Here’s a radical idea. Let’s teach high school and college students to write stuff that they’ll actually need to write in life or in an office: emails, blog posts, social media posts, marketing copy, research reports, and presentations.
Take time from analyzing Plato, Great Expectations and Catcher in the Rye and spend it instead analyzing great non-fiction writers like Mary Roach, Malcolm Gladwell, Michael Pollan, and Isaac Asimov. When you read vivid narrative written in active voice, you write that way, too.
Immerse students in Seth’s blog and Guy Kawasaki, then assign them to write their own practical, how-to blog posts. Have fellow students attempt to follow the instructions, and comment on the posts based on whether they succeeded.
Tweet for a week. Practice short, grammatically correct, practical tweets with links to promote a cause. See if they can get their school interested in diabetes prevention, global warming, or diversity and tolerance in 140 characters or less. Include videos or animated GIFs, too.
Assign students to write emails that accomplish something. Write the mayor about changing police procedure, or write a local celebrity to request an interview. Earn more credit by getting a response, not just writing well.
Require students not just to research, but to edit Wikipedia based on the results.
For longer pieces, students must prepare with fleshed-out “fat outlines” or “treatments,” not sterile outlines that prepare you for nothing. Train on clever Google research tricks. Write final documents with embedded links along with citations.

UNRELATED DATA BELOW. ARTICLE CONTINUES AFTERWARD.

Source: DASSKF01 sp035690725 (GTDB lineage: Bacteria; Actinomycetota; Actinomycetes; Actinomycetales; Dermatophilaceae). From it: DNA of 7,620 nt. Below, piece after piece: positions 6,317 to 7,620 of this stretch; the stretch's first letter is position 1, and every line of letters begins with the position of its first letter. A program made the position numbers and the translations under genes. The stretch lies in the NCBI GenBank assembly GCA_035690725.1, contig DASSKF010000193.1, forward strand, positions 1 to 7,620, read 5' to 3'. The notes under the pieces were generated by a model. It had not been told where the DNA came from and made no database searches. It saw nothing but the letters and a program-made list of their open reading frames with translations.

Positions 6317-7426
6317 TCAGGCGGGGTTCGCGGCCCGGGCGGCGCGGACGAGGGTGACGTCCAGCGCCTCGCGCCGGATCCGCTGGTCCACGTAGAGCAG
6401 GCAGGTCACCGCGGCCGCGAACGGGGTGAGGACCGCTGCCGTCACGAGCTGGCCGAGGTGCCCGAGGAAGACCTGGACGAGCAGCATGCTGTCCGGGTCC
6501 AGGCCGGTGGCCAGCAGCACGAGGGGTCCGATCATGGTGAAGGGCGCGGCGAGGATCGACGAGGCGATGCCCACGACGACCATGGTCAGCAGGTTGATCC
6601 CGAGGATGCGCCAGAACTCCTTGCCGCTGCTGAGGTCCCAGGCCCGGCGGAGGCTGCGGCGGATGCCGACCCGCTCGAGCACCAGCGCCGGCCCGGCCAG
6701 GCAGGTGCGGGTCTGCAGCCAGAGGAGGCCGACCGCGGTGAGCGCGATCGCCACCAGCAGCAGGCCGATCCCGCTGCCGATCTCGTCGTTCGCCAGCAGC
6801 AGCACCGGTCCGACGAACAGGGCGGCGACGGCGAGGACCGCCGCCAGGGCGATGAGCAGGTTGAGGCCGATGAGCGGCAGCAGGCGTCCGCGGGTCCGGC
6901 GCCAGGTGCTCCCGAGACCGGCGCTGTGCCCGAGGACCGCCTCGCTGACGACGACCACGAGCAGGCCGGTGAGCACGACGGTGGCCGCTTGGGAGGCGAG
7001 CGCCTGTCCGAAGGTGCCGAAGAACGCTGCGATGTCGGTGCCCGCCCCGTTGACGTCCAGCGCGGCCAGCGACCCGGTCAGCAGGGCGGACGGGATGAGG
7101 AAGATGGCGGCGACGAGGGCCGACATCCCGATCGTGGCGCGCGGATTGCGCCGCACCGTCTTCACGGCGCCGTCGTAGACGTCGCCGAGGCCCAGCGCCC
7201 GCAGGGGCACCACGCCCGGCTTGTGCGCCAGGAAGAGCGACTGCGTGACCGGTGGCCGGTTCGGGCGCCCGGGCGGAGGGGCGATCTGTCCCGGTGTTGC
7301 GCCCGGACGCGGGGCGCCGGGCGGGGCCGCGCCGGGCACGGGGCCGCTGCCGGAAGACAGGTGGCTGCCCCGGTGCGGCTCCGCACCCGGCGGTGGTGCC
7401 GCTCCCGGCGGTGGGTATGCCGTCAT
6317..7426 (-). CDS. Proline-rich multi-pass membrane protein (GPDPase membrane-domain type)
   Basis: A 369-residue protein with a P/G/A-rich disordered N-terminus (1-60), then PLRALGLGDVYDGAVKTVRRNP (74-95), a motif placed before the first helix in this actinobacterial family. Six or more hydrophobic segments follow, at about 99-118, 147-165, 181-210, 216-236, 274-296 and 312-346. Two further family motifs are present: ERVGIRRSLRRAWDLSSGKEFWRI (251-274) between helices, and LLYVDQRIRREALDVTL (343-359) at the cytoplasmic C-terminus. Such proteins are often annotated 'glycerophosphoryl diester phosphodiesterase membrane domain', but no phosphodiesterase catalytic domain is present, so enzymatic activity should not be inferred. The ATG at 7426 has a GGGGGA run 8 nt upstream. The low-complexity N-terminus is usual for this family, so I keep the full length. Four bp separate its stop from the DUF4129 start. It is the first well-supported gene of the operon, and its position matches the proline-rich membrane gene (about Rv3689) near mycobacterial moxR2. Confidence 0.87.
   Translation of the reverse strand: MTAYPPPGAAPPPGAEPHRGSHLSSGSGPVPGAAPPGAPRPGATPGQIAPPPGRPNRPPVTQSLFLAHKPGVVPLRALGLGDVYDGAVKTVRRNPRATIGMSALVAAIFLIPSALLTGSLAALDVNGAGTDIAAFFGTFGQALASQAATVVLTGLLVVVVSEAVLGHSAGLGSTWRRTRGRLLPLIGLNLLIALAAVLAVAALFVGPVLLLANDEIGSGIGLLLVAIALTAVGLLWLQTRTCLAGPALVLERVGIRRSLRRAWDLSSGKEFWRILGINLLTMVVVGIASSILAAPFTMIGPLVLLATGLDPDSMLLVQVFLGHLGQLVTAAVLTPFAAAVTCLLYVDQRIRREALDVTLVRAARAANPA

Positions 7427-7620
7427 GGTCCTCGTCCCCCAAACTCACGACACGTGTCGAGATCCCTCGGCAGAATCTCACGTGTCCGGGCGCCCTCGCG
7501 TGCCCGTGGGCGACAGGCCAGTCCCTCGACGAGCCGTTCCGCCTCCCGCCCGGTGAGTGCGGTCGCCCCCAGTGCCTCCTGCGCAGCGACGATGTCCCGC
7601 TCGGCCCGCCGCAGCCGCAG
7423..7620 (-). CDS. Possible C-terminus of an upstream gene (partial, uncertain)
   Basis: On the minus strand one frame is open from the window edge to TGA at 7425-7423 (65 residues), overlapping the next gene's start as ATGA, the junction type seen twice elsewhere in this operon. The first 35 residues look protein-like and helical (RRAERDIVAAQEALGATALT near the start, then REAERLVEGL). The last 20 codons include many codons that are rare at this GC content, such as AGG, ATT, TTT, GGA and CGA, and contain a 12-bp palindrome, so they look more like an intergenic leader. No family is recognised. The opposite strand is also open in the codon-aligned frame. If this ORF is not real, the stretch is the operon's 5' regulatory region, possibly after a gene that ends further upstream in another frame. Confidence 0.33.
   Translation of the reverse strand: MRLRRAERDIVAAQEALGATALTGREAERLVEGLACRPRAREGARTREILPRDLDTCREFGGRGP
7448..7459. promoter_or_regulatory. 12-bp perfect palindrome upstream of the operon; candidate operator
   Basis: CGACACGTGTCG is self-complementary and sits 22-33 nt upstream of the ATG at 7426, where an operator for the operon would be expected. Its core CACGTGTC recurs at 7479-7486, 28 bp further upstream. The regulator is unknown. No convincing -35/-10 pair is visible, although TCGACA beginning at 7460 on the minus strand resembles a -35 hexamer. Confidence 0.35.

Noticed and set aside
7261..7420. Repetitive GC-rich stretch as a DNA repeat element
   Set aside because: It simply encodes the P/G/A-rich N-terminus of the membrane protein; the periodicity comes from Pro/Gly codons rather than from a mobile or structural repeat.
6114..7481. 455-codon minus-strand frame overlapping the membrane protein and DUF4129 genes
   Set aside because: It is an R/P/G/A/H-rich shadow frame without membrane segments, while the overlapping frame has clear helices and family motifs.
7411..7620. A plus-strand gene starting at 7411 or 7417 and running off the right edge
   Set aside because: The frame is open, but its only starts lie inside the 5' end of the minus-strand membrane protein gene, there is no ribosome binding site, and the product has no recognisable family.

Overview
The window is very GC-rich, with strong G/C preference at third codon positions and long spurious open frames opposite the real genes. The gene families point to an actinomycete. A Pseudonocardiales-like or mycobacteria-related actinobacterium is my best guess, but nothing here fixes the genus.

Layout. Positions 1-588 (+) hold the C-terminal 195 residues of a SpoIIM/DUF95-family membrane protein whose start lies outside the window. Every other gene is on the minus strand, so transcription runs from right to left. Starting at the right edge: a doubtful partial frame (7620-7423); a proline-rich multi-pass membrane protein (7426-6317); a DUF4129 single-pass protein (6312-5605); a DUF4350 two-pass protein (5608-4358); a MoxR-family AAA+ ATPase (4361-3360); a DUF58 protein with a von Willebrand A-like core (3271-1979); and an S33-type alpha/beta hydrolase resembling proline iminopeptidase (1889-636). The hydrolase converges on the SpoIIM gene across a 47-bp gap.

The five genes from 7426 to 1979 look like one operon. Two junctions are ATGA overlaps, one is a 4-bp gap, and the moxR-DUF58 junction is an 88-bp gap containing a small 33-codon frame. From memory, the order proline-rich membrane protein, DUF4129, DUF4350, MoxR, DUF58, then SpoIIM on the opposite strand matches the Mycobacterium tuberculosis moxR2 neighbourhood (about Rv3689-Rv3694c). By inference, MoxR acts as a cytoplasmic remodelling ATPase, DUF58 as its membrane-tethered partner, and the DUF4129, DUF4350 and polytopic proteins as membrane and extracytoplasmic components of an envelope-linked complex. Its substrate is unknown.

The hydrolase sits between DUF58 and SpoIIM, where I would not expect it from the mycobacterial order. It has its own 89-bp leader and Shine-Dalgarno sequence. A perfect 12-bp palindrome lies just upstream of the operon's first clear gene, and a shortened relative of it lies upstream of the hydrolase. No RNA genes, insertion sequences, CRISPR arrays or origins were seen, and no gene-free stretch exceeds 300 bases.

Turn in all assignments electronically. Grade them with redlines in MS Word or Google Docs, the way it really works in an office.
When I was hiring, I would have paid a lot more for students trained this way. Why aren’t we teaching this way? (If anybody reading this is actually teaching this way, please tell us about it.)
In case you think this is impossible: I’ve already taught this class once. My teen students ate this stuff up. ( I’m running it again this summer and I’d love to have your teenager this year — sign ’em up.)
A conversation with my son Issi inspired this post.
Photo: Pete Forsyth demonstrating Wikipedia use by Ellis Christopher from Wikimedia Commons